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Celebrate Pi Day with 31.4 trillion digits

Emma Haruka Iwao writes down pi
Google’s Emma Haruka Iwao dashes across a whiteboard to write down the first digits of pi. She used Google Compute Engine, powered by Google Cloud, to calculate pi to an accuracy of 31.4 trillion digits. (Google via YouTube)

What’s the best way to celebrate Pi Day? That’s the geeky holiday that takes place on 3/14 … in other words, today. For some, it’s a day for baking geeky pies, or getting a $3.14 deal on slices of pizza. For Google, it’s a day for breaking a world record, by calculating the irrational number’s value to 31.4 trillion digits of precision.

31,415,926,535,897 digits, to be exact.

Pi enters into every walk of life, if that walk happens to be circular. On one level, it’s the ratio of a circle’s circumference to its diameter. On another level, it’s a mystical number to contemplate, because the digits just go on, and on, and on …

Physicist Larry Shaw invented a ritual to celebrate that mystical value, and that ritual was first celebrated at San Francisco’s Exploratorium for the first time 30 years ago. It involves walking in a circular procession on 3/14 at 1:59 p.m. (in honor of 3.14159), singing happy birthday to Albert Einstein, and reveling in a pie feast (fruit and/or pizza). The ritual is celebrated at the Exploratorium to this day.

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This Pi Day, remember the reason for the season

Pi Day pie
The Pie shop in Seattle’s Fremont neighborhood goes all-out for Pi Day. (Pie via Facebook)

Maybe it’s time to put the pi back in Pi Day.

I remember a time when 3/14 really stood for something: namely, the calendar date that came closest to the ratio of a circle’s circumference to its diameter.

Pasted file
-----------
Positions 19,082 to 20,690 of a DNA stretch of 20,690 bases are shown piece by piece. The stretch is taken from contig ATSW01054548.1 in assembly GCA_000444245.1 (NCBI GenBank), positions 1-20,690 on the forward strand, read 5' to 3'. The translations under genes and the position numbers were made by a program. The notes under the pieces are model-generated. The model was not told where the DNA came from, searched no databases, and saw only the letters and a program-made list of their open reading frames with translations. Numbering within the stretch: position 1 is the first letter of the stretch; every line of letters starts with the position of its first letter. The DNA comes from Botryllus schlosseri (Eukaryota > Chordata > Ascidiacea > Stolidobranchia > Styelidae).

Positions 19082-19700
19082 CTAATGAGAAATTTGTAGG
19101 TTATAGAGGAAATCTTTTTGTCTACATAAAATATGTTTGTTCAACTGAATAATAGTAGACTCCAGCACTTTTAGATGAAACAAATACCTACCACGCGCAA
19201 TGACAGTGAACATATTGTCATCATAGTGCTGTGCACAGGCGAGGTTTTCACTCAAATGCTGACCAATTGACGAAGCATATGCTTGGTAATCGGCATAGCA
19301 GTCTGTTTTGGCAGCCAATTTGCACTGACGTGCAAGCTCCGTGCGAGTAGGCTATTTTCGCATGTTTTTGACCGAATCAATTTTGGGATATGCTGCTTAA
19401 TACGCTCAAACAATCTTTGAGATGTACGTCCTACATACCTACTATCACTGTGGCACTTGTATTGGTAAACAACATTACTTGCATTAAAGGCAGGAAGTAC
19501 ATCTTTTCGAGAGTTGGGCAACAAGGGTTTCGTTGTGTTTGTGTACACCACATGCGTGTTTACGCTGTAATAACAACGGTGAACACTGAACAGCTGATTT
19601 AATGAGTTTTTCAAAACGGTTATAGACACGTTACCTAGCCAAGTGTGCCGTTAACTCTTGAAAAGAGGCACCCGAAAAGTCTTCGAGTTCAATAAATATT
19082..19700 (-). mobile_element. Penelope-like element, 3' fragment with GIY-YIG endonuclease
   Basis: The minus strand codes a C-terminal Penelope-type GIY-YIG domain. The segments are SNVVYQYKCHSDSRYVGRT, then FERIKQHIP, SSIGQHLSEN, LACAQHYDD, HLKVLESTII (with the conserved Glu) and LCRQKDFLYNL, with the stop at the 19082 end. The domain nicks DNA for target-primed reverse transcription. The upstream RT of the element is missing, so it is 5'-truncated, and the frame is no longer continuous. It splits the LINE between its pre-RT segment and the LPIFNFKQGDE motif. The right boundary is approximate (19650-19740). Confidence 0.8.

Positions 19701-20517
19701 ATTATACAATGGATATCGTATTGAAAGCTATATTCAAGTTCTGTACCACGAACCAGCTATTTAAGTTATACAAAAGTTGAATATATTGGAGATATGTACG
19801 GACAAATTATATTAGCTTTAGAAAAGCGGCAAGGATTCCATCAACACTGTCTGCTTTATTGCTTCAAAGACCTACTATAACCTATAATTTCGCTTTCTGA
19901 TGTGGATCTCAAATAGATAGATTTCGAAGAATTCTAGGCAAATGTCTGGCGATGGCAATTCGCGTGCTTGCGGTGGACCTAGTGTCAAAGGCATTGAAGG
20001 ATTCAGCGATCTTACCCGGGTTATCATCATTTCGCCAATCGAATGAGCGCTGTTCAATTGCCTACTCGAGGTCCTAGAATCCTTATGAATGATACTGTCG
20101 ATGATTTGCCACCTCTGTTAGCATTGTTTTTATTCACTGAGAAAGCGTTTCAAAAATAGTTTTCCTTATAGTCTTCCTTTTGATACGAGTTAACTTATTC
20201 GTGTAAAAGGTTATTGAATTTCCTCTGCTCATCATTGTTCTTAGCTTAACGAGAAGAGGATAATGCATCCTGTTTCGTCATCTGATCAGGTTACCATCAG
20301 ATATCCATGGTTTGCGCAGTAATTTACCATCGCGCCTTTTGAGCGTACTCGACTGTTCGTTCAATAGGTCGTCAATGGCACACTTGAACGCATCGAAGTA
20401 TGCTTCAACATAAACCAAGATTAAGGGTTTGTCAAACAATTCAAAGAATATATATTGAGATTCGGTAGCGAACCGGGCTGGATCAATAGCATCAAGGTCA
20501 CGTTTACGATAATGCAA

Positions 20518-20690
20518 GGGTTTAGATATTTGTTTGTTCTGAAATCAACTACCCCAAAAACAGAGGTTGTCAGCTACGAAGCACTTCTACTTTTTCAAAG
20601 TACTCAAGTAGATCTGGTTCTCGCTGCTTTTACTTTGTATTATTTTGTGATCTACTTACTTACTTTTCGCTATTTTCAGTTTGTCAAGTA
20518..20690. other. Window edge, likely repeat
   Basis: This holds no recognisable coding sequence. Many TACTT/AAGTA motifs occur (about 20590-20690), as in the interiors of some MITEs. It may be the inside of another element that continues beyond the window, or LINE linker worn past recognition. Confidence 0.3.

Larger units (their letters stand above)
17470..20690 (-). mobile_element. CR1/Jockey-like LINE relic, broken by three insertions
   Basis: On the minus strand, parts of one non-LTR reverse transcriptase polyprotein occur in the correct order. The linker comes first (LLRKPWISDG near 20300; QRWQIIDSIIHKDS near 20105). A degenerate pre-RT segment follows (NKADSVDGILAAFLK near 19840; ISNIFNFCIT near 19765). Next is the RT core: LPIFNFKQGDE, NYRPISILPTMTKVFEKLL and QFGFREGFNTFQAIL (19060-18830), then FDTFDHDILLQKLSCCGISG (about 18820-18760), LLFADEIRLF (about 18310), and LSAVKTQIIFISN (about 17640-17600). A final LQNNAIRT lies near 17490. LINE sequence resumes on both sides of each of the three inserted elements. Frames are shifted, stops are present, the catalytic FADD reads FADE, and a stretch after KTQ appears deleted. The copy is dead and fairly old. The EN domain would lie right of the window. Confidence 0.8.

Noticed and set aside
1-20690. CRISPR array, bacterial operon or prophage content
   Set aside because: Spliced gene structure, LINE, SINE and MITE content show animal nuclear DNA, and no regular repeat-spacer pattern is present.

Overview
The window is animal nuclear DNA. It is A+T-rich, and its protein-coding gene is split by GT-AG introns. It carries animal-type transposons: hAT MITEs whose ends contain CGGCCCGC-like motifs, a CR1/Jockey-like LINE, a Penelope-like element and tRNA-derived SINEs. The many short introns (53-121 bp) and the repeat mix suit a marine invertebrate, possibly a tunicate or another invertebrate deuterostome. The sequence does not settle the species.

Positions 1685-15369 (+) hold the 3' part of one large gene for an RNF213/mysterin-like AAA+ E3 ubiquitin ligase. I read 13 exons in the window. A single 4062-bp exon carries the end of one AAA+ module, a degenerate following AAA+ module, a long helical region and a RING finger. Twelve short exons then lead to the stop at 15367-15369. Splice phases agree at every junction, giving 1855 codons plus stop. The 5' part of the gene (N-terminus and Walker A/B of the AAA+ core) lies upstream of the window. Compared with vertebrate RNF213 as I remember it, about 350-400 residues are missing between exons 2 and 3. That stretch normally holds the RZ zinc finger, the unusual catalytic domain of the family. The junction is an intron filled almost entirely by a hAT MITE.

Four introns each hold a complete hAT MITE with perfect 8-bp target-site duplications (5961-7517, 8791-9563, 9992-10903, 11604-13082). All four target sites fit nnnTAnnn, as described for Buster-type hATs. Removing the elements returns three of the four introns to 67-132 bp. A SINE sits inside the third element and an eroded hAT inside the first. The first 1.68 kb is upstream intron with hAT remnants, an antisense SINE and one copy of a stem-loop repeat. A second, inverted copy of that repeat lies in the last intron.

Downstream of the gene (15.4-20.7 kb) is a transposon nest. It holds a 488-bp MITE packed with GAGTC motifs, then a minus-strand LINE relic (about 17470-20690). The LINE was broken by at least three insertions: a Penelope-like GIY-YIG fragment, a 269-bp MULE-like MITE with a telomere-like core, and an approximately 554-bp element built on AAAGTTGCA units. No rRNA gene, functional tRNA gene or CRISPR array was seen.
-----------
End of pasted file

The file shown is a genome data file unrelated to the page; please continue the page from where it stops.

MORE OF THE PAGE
Yes, I’m talking about pi, or π for the purists out there. 3.14159… Arguably the best-known irrational number in mathematics.

That was the reason why physicist Larry Shaw came up with the traditional Pi Day ceremonies precisely 30 years ago, in 1988. He and his disciples celebrated the first Pi Day at San Francisco’s Exploratorium by consuming slices of pizza and fruit pie, and marching in a circle at 1:59 p.m. (Get it? 3/14 1:59?)

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Pi Day mashes up math and munchies

Pi Day pie
Pi Day is a big pie day as well. (Pie via Twitter / @sweetnsavorypie)

Pi Day plays off the fact that March 14 – 3/14 – is a numerical pun on math’s best-known irrational number: pi, or 3.14. But there’s nothing irrational about punning pi, the ratio of a circle’s circumference to its diameter, with pastry as well.

The day has come to be known as a celebration of pie as well as pi (and, coincidentally, Albert Einstein’s birthday). In Seattle, pie tends to trump pi.

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